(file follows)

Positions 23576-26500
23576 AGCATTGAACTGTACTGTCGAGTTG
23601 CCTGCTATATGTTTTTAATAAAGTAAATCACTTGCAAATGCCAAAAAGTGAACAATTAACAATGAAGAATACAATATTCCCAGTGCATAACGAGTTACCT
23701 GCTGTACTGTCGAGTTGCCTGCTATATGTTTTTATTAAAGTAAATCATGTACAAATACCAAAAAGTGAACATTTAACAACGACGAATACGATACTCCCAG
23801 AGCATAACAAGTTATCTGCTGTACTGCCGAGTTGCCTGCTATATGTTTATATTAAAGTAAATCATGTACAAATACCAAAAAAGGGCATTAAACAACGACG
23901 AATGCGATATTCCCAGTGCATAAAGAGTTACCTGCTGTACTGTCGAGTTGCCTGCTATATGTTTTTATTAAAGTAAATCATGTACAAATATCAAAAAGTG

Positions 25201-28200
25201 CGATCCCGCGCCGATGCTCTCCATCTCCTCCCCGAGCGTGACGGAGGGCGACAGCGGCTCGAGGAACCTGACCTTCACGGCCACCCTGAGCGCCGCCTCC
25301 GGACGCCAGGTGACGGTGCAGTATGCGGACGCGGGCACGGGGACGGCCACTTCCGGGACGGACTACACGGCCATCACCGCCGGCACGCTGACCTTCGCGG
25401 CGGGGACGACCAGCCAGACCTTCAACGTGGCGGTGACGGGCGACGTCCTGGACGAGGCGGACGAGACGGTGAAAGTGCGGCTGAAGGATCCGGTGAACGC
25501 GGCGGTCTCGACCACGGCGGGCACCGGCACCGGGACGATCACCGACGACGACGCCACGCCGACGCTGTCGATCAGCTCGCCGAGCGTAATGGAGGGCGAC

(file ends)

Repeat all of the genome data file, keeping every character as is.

Positions 23576-26500
23576 AGCATTGAACTGTACTGTCGAGTTG
23601 CCTGCTATATGTTTTTAATAAAGTAAATCACTTGCAAATGCCAAAAAGTGAACAATTAACAATGAAGAATACAATATTCCCAGTGCATAACGAGTTACCT
23701 GCTGTACTGTCGAGTTGCCTGCTATATGTTTTTATTAAAGTAAATCATGTACAAATACCAAAAAGTGAACATTTAACAACGACGAATACGATACTCCCAG
23801 AGCATAACAAGTTATCTGCTGTACTGCCGAGTTGCCTGCTATATGTTTATATTAAAGTAAATCATGTACAAATACCAAAAAAGGGCATTAAACAACGACG
23901 AATGCGATATTCCCAGTGCATAAAGAGTTACCTGCTGTACTGTCGAGTTGCCTGCTATATGTTTTTATTAAAGTAAATCATGTACAAATATCAAAAAGTG

Positions 25201-28200
25201 CGATCCCGCGCCGATGCTCTCCATCTCCTCCCCGAGCGTGACGGAGGGCGACAGCGGCTCGAGGAACCTGACCTTCACGGCCACCCTGAGCGCCGCCTCC
25301 GGACGCCAGGTGACGGTGCAGTATGCGGACGCGGGCACGGGGACGGCCACTTCCGGGACGGACTACACGGCCATCACCGCCGGCACGCTGACCTTCGCGG
25401 CGGGGACGACCAGCCAGACCTTCAACGTGGCGGTGACGGGCGACGTCCTGGACGAGGCGGACGAGACGGTGAAAGTGCGGCTGAAGGATCCGGTGAACGC
25501 GGCGGTCTCGACCACGGCGGGCACCGGCACCGGGACGATCACCGACGACGACGCCACGCCGACGCTGTCGATCAGCTCGCCGAGCGTAATGGAGGGCGAC